An Australian man freed last week after being held hostage by insurgents in Iraq has returned to his home country.
Mr Wood arrived at Melbourne airport accompanied by his wife
Douglas Wood said he wanted to apologise to US President George W Bush and Australian leader John Howard for remarks he had made during captivity.
A video made by his captors and given to Arabic TV had shown him pleading for foreign troops to withdraw from Iraq.
But Mr Wood said he was living proof that the US and Australian governments' policy on Iraq was the right one.
He said he was unaware who had taken him hostage.
"I didn't know ... obviously, my head is intact, so it wasn't al-Qaeda," he joked.
Militant groups have taken scores of foreigners hostage in Iraq, sometimes beheading them if their demands have not been met.
Mr Wood, a civil engineer who has been living in the US, arrived at Melbourne airport accompanied by his American wife and an Australian foreign ministry official.
He told reporters he was sorry for having criticised Washington and Canberra's presence in Iraq while he was being held prisoner.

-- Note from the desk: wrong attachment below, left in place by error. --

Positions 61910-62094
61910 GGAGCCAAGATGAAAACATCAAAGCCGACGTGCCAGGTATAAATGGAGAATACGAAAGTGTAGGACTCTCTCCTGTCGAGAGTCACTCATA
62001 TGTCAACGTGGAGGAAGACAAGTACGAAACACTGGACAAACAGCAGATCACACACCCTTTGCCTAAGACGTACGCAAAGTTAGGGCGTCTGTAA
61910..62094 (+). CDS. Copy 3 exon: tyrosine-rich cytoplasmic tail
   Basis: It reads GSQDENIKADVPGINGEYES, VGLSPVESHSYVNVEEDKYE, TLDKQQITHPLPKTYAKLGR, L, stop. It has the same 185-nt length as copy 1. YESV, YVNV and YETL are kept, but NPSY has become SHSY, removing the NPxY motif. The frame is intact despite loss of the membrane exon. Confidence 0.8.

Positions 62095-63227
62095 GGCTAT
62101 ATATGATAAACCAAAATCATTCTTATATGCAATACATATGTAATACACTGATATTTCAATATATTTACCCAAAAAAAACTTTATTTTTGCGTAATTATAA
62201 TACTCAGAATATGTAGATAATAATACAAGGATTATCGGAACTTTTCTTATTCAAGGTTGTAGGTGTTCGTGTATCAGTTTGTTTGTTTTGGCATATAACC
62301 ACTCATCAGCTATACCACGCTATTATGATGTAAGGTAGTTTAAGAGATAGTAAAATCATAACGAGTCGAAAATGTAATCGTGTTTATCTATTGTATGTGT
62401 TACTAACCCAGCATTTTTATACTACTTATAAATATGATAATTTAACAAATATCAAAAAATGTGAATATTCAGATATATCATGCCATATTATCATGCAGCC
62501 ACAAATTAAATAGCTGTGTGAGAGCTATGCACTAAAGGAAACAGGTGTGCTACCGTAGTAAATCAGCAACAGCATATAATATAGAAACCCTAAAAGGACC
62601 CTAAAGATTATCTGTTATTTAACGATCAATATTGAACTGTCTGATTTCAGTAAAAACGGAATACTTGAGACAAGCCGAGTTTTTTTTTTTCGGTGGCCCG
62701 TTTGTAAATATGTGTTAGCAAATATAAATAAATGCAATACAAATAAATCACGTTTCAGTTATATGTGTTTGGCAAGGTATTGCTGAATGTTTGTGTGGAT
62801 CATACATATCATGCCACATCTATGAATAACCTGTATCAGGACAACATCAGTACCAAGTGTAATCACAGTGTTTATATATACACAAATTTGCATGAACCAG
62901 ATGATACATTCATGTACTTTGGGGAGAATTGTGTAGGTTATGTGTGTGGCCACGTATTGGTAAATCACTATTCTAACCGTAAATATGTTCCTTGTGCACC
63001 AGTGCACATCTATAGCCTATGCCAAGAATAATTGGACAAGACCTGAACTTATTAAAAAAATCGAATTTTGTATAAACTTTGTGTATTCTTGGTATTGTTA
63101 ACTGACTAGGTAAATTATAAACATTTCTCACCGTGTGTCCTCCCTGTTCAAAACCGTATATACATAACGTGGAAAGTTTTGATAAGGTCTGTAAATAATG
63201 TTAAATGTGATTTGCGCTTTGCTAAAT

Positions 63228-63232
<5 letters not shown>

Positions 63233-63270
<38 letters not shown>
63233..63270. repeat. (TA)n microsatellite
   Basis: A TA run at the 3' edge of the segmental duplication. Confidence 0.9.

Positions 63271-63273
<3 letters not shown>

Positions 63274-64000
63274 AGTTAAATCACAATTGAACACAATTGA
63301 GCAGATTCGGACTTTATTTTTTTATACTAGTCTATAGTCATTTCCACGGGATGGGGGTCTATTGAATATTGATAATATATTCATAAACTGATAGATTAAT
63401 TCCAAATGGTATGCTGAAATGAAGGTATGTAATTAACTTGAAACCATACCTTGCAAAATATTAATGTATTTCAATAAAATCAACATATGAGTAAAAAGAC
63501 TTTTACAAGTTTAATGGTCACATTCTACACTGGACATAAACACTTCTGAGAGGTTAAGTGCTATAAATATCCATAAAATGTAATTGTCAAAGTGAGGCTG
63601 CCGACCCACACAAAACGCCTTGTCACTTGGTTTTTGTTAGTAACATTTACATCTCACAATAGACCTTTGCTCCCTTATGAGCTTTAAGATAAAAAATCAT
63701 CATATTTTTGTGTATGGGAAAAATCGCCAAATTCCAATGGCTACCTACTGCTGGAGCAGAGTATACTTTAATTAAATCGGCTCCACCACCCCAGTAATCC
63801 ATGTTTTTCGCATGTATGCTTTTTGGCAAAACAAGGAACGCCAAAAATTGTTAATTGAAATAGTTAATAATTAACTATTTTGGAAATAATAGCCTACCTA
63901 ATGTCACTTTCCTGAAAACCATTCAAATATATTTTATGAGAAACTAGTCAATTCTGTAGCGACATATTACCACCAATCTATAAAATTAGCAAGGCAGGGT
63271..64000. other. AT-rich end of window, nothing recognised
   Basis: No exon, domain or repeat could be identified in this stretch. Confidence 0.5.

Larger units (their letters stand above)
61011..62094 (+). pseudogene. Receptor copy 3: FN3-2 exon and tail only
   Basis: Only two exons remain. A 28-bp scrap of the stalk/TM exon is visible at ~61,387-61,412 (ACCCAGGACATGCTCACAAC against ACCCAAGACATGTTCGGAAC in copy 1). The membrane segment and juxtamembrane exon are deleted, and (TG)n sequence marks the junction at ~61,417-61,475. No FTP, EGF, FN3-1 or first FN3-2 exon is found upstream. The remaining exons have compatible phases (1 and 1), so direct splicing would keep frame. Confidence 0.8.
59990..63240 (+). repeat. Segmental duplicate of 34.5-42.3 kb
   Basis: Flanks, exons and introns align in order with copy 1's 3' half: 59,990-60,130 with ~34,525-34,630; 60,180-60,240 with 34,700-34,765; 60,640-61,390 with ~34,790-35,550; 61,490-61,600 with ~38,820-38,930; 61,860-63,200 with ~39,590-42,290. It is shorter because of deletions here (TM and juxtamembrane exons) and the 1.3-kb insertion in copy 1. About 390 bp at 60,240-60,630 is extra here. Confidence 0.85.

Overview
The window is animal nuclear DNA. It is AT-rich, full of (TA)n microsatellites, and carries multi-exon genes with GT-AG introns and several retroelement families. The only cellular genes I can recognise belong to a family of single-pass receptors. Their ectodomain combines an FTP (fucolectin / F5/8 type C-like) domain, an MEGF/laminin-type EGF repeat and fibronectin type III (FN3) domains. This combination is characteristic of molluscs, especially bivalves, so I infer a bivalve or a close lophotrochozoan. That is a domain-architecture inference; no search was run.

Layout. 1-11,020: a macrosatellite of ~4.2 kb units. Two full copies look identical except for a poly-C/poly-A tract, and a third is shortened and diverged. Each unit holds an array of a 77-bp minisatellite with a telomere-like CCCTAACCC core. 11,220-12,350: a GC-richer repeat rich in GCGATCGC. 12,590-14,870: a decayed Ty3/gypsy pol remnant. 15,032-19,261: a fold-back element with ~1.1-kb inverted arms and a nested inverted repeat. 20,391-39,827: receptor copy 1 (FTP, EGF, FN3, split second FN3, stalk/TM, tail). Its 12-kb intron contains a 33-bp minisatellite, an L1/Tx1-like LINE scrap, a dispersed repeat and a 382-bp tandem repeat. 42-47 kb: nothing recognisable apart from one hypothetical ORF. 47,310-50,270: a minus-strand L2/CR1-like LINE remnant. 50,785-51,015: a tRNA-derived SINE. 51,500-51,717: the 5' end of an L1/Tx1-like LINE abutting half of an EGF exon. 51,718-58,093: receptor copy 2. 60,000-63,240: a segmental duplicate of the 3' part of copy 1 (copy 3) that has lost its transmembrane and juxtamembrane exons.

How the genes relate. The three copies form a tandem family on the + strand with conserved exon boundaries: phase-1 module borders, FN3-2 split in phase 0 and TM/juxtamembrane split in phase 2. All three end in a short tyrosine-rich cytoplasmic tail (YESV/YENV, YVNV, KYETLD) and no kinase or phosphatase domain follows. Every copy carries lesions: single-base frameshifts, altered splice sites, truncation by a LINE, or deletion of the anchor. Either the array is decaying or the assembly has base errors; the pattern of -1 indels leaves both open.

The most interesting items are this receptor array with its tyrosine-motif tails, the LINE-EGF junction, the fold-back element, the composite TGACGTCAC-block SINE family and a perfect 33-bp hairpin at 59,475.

"The current policies of the American and Australian governments are the right ones," he said.
Prime Minister Howard, who has sent Australian soldiers to support US forces in Iraq, said he welcomed Mr Wood's apology but had not solicited it.
"I appreciate what he said," Mr Howard told Australian radio.
"But I was not seeking any apology from Mr Wood. After what that poor man has been through, that would be the last thing I would want."
Having spent 47 days in captivity, Mr Wood was reportedly released last week by Iraqi forces searching for weapons in a Sunni Muslim neighbourhood in Baghdad.
"I actually believe that I am proof positive that the current policy of training the Iraqi army ... works because it was Iraqis that got me out," he said.
The exact circumstances of Mr Wood's release remain unclear, with Australia's top Muslim cleric, Sheikh Taj el-Din al-Hilali, saying he had brokered his release.
Australia's Foreign Minister Alexander Downer said last week that Sheikh Hilali played a "very prominent" role, but admitted all the details surrounding the release were "difficult to piece together".